responsible for molding a young boy into a young man. I don't think AAU does that," Condotti said.

"The coach interacts with the kid all day long, not just at practice. It is a more difficult job today than it used to be. It can still be fun if you are who you are. If you have to change who you are and change your values, if you worry about a kid leaving your program or worry about parents, it ceases to be fun."

Condotti said this is the "have it now" generation, the era of instant rankings and instant gratification. He argues that kids haven't changed. They still are 15 and 16. They still want to play basketball.

"But everything else has changed," he said. "The influences that affect their lives, what they have access to, that's what has changed. Coaches have to be more patient with getting the payback now. If a kid comes back and says you were right, that you helped him, that you did the right thing and impacted his life in a positive way, that's why it is all worthwhile."

But Goers, who retired as the winningest coach in Illinois high school history (881-264), believes the individual has become bigger than the whole, that their persistence on individual glory detracts from team goals.

"How many transfers do you see based on the relationship between kids who play on AAU teams in the summer?" Goers said. "It hurts high schools and colleges, too. If the NCAA would go back and say that college coaches can only see players compete with their high school teams during the regular season and only see them play in the summer with their high school teams, it would take power away from the AAU and they wouldn't have a stranglehold on the kids."

But Goers concedes it probably never will happen because that's the way the NCAA and the college coaches and the shoe companies want it. "College coaches like the system the way it is because it doesn't conflict with their own practices. And they want to see all the elite players playing together at one time in one place," he said.

Meanwhile, Ramsey and Bailey admit the structure of the game has changed but they insist the core values will remain. "It is a matter of getting the right kids in your program," Bailey said.

"With rankings and the Internet, everyone feels they have to go after the top 50 eighth graders and top 20 sophomores. The coaches have forgotten to look at kids with values as persons rather than players. You need talented players but if you look at teams that have done well, it is down to the kids who know how to play together and fit into a team setting.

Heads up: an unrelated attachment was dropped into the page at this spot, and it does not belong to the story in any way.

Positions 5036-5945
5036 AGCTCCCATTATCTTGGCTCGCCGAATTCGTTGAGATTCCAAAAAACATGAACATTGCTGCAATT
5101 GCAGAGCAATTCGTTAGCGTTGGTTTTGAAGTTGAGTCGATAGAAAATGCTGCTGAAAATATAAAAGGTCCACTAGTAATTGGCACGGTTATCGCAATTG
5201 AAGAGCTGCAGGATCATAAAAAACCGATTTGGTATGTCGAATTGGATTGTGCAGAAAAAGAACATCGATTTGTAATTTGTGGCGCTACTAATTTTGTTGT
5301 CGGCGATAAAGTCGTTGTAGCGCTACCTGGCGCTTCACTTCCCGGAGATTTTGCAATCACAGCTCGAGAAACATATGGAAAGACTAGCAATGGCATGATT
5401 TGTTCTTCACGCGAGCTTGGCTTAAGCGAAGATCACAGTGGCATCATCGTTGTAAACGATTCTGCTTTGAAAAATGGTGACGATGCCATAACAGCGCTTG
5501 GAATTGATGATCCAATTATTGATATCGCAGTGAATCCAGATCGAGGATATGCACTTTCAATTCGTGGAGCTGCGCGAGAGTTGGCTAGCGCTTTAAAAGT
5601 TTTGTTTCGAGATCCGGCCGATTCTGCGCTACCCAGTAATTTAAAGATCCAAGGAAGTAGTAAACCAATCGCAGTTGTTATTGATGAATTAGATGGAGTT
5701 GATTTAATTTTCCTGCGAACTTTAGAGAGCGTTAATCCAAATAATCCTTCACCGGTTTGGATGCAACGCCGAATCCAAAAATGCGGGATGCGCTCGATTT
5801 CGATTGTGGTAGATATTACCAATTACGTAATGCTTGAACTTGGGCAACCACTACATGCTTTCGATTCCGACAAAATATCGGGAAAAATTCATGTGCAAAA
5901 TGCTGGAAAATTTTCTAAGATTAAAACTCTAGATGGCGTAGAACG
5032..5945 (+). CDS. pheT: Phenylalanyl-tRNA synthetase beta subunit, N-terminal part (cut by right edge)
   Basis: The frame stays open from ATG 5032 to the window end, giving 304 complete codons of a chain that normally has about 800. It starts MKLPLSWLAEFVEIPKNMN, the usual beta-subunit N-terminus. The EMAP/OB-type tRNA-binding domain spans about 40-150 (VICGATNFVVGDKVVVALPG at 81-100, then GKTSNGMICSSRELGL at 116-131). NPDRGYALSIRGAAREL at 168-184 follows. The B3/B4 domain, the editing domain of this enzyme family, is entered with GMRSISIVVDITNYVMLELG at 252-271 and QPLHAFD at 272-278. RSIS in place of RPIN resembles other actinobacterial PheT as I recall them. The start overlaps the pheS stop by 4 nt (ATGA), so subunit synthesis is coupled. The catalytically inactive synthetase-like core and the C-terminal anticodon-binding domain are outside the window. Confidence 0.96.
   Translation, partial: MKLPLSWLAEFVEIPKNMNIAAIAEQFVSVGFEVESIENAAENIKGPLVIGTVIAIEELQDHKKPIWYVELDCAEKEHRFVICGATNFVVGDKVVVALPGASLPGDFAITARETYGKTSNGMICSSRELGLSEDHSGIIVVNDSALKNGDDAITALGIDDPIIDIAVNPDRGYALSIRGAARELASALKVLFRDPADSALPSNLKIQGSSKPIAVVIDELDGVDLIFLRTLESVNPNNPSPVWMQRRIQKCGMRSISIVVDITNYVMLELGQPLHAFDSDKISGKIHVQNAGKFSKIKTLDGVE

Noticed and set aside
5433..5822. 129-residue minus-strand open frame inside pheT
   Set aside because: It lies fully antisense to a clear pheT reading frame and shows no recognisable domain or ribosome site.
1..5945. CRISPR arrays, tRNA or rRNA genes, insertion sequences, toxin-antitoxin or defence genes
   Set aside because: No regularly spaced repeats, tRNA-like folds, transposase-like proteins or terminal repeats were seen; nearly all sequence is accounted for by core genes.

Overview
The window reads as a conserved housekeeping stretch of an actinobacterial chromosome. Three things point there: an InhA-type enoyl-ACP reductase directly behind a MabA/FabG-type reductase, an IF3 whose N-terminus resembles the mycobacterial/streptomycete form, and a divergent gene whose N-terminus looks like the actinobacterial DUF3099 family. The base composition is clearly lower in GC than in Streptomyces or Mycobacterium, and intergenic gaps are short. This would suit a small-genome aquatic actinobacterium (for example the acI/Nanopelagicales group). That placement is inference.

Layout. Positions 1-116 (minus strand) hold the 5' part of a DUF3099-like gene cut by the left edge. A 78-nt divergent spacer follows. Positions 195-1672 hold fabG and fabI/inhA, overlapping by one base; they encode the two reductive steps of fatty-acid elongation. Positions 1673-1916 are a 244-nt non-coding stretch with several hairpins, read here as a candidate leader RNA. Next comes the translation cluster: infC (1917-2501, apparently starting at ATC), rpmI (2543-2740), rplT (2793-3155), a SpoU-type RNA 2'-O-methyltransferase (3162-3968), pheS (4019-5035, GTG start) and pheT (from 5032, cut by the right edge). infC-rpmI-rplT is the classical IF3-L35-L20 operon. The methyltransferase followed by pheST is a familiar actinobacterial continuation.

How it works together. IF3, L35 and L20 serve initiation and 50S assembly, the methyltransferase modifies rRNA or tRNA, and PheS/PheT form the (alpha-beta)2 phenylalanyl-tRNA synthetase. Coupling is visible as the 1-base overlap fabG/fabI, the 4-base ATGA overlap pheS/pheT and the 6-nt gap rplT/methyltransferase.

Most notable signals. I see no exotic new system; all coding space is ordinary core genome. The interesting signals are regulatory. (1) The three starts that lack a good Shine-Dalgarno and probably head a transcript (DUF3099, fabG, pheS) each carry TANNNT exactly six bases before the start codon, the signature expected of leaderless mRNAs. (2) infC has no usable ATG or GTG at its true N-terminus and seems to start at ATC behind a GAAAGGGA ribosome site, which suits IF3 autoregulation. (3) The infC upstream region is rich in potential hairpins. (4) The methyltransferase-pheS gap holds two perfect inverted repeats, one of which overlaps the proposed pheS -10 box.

"Sure, it is harder to find those kids now even in your own school because this generation is a me-first generation. It is more about 'Am I going to get a college scholarship?' rather than 'What is best for our team?' Kids are being told they are going to be a college player when they are in eighth grade. Parents look at it as free tuition money. Kids start playing for themselves and the future rather than the high school team."

The trick in coaching today, Bailey said, is finding a kid who is less gifted but knows how to blend into a team concept.

"It is harder to find those kids," he said. "The red flag for me is when you are talking to parents and ask what their goals are for their son. Would you rather see your son be an All-Stater or win a state title at St. Patrick? Most would rather see their son be an All-Stater. That's a red flag for me. My wife can pick out the good players in an eighth grade tournament."

Ramsey, who is retiring after this season, believes coaches can still work with kids and develop discipline. He admits some kids won't always respond to an old school philosophy, like being unselfish and playing for old alma mater, but he thinks kids will see those values.

"It is different, no doubt about that," Ramsey said. "Kids play for a lot of different coaches, on a lot of different levels. But high schools and AAU can co-exist. Kids have always transferred. But today there is more publicity. Kids want to go where they can win or they can play."

Ramsey said he hasn't had to change his philosophy over the years. "I still deal with parents the same way I always have. I am more than happy to communicate with parents over how their son can be a better student and a better citizen and a better player. But I won't talk about playing time. That is a losing proposition for everyone," he said.

"Kids earn their playing time in practice and games. They are evaluated by coaches who are impartial. Parents are more involved than ever before. They have a big financial investment in their kids. AAU isn't cheap. But I believe that the old school philosophy as far as it involves team play, discipline and accountability will continue."